Sodium-Endothelial Function-CKD Study

The safety and scientific validity of this study is the responsibility of the study sponsor and investigators. Listing a study does not mean it has been evaluated by the U.S. Federal Government. Read our disclaimer for details. Identifier: NCT00141622
Recruitment Status : Completed
First Posted : September 1, 2005
Last Update Posted : May 15, 2007
British Heart Foundation
St. George's Hospital Charitable Foundation
Information provided by:
St George's, University of London

Brief Summary:
Heart disease and stroke, known as cardiovascular disease, are major causes of death in people with chronic kidney disease. Abnormalities of a metabolic pathway called the “L-arginine-nitric oxide” pathway are thought to be particularly important in these people, and previous research in animals has suggested that sodium (salt) affects part of this metabolic pathway. The purpose of our research is to study the effects of sodium intake on the “L-arginine-nitric oxide” pathway, and on blood vessel function, in patients with kidney disease.

Condition or disease Intervention/treatment Phase
Kidney Failure, Chronic Drug: Slow sodium Not Applicable

Detailed Description:

Chronic kidney disease (CKD) is associated with abnormalities of endothelial function (EF) and nitric oxide (NO) synthesis, and it is proposed that the endogenous NO synthase inhibitor asymmetrical dimethylarginine (ADMA) plays a central role. In man ADMA is largely metabolized by dimethylarginine dimethylaminohydrolase (DDAH), with some renal excretion occurring. Sodium inhibits DDAH expression in experimental animals and, given that CKD is frequently characterized by sodium retention, it would be interesting to study the effects of sodium loading on DDAH activity/expression, ADMA levels and EF in CKD patients.

To answer these questions, we have designed a double-blind cross-over study employing Slow Sodium (150 mmol/day) and placebo for seven days in individuals with mild-to-moderate CKD. Changes in the ratio of urinary ADMA to dimethylamine (DMA, an ADMA metabolite) will be used as an marker of DDAH activity/expression. ADMA will be measured by ELISA, DMA by high performance liquid chromatography, and EF by venous occlusion plethysmography.

We propose to test the following hypothesis; that in subjects with mild-to-moderate CKD under conditions of high sodium intake, as compared to low-normal sodium intake:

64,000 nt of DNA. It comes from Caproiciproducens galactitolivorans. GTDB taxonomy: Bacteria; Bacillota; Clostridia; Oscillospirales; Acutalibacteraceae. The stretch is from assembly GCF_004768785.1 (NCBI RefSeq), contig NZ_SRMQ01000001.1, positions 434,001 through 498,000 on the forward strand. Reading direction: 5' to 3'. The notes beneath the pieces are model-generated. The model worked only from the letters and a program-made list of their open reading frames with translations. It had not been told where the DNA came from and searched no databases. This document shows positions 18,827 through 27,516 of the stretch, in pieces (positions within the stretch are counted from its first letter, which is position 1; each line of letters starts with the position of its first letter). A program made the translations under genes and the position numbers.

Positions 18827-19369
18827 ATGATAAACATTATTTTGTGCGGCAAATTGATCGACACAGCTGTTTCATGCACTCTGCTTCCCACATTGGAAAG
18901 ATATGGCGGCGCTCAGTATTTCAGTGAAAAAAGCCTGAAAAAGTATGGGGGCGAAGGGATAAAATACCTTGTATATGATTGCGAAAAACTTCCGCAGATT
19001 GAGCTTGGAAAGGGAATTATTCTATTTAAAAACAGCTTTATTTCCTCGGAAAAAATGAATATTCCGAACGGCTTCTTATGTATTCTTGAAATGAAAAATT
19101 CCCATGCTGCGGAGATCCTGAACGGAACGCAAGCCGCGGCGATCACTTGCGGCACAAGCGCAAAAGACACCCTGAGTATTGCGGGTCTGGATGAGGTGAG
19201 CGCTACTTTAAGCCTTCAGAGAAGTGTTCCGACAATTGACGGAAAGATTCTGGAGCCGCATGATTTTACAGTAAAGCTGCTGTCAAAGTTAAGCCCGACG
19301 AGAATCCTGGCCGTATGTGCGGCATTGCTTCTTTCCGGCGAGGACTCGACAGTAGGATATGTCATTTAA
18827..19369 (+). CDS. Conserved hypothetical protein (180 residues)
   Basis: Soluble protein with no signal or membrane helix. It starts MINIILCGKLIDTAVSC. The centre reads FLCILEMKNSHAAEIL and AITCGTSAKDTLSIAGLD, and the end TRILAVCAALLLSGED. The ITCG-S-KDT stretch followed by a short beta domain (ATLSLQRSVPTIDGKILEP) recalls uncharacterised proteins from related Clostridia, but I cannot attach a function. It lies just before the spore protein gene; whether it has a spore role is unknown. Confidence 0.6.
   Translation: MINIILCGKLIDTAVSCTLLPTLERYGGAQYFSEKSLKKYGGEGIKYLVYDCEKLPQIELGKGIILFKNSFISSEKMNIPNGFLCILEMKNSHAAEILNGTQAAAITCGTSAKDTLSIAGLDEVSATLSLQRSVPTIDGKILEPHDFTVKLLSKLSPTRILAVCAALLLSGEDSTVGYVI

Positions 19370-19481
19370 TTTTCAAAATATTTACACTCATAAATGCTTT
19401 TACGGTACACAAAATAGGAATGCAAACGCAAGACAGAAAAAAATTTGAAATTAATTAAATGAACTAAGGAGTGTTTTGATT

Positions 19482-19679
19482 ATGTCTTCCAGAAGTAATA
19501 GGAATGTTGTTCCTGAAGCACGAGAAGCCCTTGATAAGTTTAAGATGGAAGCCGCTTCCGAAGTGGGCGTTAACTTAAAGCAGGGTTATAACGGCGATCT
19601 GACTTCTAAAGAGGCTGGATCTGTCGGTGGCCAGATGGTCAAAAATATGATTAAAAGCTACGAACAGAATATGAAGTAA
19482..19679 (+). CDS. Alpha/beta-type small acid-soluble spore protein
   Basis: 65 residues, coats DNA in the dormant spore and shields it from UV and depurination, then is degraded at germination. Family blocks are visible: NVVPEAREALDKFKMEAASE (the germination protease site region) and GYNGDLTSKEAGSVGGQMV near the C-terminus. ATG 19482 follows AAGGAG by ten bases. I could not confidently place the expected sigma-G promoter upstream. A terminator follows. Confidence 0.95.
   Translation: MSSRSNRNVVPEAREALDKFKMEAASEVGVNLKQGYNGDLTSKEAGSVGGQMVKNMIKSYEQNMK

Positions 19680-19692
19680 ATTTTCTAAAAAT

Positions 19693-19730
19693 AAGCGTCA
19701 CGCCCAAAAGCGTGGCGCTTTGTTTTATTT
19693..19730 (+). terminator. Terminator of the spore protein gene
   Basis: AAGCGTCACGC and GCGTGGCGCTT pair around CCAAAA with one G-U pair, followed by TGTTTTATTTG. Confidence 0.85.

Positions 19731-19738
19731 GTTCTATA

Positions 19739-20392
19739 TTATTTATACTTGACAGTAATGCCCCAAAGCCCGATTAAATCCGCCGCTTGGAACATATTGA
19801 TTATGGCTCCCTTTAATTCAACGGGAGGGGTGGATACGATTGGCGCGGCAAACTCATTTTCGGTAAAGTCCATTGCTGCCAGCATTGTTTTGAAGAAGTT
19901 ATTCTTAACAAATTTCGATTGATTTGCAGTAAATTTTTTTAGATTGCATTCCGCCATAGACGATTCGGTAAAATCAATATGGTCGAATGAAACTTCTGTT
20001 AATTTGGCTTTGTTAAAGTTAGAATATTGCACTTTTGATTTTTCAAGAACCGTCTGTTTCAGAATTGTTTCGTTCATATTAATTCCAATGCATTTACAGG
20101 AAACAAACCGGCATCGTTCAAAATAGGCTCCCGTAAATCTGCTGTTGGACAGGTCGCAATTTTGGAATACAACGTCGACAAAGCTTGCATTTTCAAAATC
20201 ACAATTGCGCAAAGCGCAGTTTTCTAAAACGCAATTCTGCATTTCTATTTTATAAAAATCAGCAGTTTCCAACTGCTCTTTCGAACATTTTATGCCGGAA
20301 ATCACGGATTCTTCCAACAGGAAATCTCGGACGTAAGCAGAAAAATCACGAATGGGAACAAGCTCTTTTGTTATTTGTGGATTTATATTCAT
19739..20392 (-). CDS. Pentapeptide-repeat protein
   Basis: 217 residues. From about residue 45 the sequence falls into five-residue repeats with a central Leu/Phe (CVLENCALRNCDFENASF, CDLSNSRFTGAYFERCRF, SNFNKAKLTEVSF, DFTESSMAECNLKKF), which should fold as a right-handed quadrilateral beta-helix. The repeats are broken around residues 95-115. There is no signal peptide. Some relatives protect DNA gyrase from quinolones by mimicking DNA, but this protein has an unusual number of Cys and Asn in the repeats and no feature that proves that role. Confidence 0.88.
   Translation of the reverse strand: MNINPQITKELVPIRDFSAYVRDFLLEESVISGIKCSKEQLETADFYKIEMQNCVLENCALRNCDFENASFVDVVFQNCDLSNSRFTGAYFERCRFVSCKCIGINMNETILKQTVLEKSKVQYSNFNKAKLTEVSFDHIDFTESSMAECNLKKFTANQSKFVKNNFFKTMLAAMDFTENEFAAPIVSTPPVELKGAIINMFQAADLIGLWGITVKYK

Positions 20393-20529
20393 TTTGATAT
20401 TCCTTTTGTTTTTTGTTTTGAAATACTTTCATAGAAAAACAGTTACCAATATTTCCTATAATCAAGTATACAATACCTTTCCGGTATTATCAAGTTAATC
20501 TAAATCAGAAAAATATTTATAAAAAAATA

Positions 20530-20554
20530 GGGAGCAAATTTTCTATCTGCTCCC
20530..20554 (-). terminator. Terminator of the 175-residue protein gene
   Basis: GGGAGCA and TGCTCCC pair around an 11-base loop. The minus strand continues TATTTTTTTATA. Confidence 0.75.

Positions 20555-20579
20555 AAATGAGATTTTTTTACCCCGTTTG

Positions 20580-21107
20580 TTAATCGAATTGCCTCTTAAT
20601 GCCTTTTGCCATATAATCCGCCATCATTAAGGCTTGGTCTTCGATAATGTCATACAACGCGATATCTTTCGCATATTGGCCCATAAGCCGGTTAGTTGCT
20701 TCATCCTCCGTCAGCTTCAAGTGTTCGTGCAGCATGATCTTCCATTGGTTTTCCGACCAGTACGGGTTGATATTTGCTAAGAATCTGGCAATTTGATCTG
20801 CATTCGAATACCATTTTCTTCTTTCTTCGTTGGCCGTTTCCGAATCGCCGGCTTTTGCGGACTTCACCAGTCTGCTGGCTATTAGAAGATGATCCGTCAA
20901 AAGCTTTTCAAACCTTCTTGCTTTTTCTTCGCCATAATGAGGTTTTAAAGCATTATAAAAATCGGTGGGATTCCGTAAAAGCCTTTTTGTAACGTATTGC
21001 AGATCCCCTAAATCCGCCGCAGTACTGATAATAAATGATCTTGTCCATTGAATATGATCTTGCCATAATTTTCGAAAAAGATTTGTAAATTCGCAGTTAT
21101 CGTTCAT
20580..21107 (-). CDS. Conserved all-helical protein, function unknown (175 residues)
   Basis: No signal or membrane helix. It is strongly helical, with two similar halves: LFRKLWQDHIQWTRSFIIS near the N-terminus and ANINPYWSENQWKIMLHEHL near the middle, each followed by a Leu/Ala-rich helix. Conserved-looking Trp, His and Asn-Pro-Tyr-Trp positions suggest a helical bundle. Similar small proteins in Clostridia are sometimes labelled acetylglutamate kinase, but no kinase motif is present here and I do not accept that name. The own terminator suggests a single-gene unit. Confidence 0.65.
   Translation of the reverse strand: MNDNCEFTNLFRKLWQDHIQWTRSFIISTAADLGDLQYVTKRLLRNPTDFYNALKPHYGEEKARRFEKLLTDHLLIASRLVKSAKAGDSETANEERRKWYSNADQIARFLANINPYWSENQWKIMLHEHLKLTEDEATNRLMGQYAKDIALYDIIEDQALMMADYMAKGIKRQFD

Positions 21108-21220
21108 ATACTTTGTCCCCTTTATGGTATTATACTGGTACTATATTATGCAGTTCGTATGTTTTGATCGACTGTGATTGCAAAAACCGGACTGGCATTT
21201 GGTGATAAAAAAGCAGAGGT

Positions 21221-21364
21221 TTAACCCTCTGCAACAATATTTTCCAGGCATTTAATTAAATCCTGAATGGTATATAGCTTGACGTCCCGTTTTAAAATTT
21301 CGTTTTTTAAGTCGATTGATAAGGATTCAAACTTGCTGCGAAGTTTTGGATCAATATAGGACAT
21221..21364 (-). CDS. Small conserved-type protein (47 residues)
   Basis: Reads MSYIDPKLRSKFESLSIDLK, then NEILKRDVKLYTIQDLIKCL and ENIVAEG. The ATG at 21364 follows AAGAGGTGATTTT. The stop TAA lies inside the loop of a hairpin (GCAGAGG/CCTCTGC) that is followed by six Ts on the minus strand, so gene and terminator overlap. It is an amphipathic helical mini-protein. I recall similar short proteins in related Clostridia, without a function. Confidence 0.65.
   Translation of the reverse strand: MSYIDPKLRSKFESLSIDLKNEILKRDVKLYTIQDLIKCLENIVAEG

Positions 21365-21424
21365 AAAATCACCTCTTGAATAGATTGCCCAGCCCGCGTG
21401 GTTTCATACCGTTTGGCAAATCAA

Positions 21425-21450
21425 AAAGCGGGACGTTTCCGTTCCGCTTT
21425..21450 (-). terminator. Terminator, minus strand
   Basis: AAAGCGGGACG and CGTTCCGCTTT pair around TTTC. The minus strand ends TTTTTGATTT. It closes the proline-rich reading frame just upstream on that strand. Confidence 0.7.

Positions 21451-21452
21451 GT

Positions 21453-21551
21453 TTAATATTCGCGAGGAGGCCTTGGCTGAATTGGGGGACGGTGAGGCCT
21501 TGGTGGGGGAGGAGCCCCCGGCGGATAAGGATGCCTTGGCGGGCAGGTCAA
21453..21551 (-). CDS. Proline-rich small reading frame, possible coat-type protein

(i) The ratio [ADMA]urine:[DMA]urine is increased (ii) [ADMA]plasma is increased (iii) Endothelium-dependent vasodilatation is reduced

Study Type : Interventional  (Clinical Trial)
Estimated Enrollment : 50 participants
Allocation: Randomized
Intervention Model: Crossover Assignment
Masking: Double
Primary Purpose: Prevention
Official Title: Does Sodium Affect Endothelial Function in Individuals With Chronic Kidney Disease?
Study Start Date : April 2005
Study Completion Date : October 2006

Primary Outcome Measures :
  1. Under conditions of high (vs. low sodium intake) ...
  2. (i) The ratio [ADMA]urine:[DMA]urine is increased
  3. (ii) [ADMA]plasma is increased
  4. (iii) Endothelium-dependent vasodilatation is reduced

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Ages Eligible for Study:   18 Years to 75 Years   (Adult, Senior)
Sexes Eligible for Study:   All
Accepts Healthy Volunteers:   No

Inclusion Criteria:

  • CKD Stages 2 and 3 [= calculated creatinine clearance of 30 to 89 ml/min/1.73m2 by Cockcroft-Gault formula]
  • 18 to 75 years old

Exclusion Criteria:

  • >3 g/24 hours of proteinuria
  • Uncontrolled hypertension (systolic BP >160 mmHg, diastolic BP >100 mmHg on/off anti-hypertensive medication)
  • Diabetes mellitus
  • Tobacco smoking
  • Total fasting cholesterol >6 mmol/L
  • Uncontrolled heart failure or active IHD
  • Chronic liver failure
  • Active malignancy

Information from the National Library of Medicine

To learn more about this study, you or your doctor may contact the study research staff using the contact information provided by the sponsor.

Please refer to this study by its identifier (NCT number): NCT00141622

United Kingdom
Blood Pressure Unit, Department of Cardiac & Vascular Sciences, SGUL
London, United Kingdom, SW17 0RE
Sponsors and Collaborators
St George's, University of London
British Heart Foundation
St. George's Hospital Charitable Foundation
Principal Investigator: Timothy WR Doulton, BSc MRCP SGUL Identifier: NCT00141622     History of Changes
Other Study ID Numbers: LREC 04/Q0803/181
First Posted: September 1, 2005    Key Record Dates
Last Update Posted: May 15, 2007
Last Verified: August 2005

Keywords provided by St George's, University of London:
Endothelial dysfunction

Additional relevant MeSH terms:
Renal Insufficiency
Kidney Failure, Chronic
Kidney Diseases
Urologic Diseases
Renal Insufficiency, Chronic